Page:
"Not so, marquis; but you know what the renowned King of the Hebrews said--that wise king who rejoiced in a thousand wives: 'He who conquers himself is greater than he who taketh a city.' You, marquis, are this rare self-conqueror, and you shall be rewarded right royally. I have had rooms prepared as warm and comfortable as the marquise herself could have arranged for you. The windows are stuffed with cotton, furs are lying before the stove, cap and foot- muff, so your faithful La Pierre may wrap and bundle you up to your heart's content. Not a breath of air shall annoy you, and all your necessities shall be provided for with as much reverence as if you were the holy fire in the temple of Vesta, and I the priestess that guards it."
The marquis laughed heartily. "Should the fire ever burn low and the flame pale, I beg my exalted priestess to cast her burning glance upon me, and thus renew my heat. Sire, allow me, before all other things, to offer my congratulations. May Heaven bless this day which rose like a star of hope upon all who love the great, the beautiful, the exalted, and the--"
"Enough, enough," cried Frederick; "if you begin in this way, I shall fly from you; I shall believe you are one of those stupid deputations with which etiquette greets the king. In this room, friend, there is no king, and when we are here alone we are two simple friends, taking each other warmly by the hand and congratulating ourselves upon having lived through another weary year, and having the courage bravely to meet the years that remain. Should you still desire to add a wish to this, marquis, pray that the war fever which has seized ail Europe, may disappear--that the triumvirate of France, Russia, and Austria, may be vanquished--that the tyrants of this universe may not succeed in binding the whole world in the chains they have prepared for it."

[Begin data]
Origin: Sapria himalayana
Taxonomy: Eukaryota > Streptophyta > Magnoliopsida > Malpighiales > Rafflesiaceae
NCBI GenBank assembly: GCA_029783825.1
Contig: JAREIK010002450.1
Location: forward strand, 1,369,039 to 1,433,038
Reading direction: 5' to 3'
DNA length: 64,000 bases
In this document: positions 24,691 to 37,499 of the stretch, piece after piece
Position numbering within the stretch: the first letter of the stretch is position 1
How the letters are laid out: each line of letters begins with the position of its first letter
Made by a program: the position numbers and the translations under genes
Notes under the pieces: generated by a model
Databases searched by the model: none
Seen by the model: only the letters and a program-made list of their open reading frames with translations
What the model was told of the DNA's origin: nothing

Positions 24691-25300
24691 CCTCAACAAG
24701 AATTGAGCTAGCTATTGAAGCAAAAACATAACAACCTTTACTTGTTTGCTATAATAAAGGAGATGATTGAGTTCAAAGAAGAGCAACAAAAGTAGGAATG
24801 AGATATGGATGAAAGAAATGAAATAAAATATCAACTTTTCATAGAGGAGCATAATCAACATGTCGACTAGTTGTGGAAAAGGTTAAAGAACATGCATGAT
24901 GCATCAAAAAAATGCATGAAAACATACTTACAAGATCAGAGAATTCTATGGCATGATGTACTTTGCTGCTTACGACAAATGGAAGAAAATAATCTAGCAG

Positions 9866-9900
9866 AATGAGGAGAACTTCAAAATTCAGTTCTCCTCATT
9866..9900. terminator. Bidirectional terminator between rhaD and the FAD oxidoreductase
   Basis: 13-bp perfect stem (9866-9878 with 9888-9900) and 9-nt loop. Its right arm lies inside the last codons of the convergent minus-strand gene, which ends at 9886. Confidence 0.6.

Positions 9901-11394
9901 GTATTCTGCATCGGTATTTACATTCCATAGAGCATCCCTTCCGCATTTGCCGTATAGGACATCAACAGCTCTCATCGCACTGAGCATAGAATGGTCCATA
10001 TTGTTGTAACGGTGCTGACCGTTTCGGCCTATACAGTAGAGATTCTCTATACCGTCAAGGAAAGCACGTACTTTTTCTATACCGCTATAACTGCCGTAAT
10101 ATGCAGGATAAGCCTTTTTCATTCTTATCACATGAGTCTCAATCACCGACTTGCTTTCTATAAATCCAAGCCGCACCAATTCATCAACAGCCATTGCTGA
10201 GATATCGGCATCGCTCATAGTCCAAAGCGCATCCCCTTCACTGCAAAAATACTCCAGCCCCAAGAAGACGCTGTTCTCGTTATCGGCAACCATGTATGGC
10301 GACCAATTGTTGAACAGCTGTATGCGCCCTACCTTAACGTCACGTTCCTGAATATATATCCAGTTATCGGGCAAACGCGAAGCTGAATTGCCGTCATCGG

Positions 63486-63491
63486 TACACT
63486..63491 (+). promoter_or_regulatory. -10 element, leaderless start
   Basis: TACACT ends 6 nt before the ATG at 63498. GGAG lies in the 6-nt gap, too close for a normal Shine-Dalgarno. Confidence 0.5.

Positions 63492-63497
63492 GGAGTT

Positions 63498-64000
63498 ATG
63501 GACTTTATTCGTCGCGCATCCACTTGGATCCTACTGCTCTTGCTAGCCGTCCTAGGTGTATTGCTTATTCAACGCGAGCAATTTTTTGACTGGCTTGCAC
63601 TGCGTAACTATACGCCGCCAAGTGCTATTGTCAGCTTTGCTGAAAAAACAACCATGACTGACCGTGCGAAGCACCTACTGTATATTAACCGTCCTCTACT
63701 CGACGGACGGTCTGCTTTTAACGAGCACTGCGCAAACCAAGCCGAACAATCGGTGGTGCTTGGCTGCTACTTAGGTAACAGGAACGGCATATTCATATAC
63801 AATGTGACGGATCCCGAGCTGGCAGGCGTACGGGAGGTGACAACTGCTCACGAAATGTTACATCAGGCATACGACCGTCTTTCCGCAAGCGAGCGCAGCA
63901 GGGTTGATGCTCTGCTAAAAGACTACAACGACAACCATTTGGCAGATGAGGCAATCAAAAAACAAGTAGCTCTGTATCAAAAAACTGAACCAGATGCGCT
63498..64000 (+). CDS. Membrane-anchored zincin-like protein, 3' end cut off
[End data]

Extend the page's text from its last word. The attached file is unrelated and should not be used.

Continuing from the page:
"Your majesty will know how to obtain this result--to break this chain--and if they will not yield willingly, the hero of Rossbach and Leuthen will know how to crush them in his just rage."
"God grant it!" sighed the king; "I long for peace, although my enemies say I am the evil genius that brings discord and strife into the world. They say that if Frederick of Prussia did not exist, the entire world would be a paradise of peace and love. I could say to them, as Demosthenes said to the Athenians: 'If Philip were dead, what would it signify? You would soon make another Philip.' I say to the Austrians: 'Your ambition, your desire for universal reign, would soon rouse other enemies. The liberties of Germany, and indeed of all Europe, will always find defenders.' We will speak no more of these sad themes; they belong to the past and the future. Let us try to forget, friend, that we are in winter quarters at Breslau, and imagine ourselves to be at our dear Sans-Souci."
"In our beautiful convent," said the marquis, "whose abbot has so long been absent, and whose monks are scattered to the four winds."
"It is true," sighed the king, gloomily, "widely scattered; and when the abbot returns to Sans-Souci, every thing will be changed and lonely. Oh, marquis, how much I have lost since we parted!"
"How much you have gained, sire! how many new laurels crown your heroic brow!"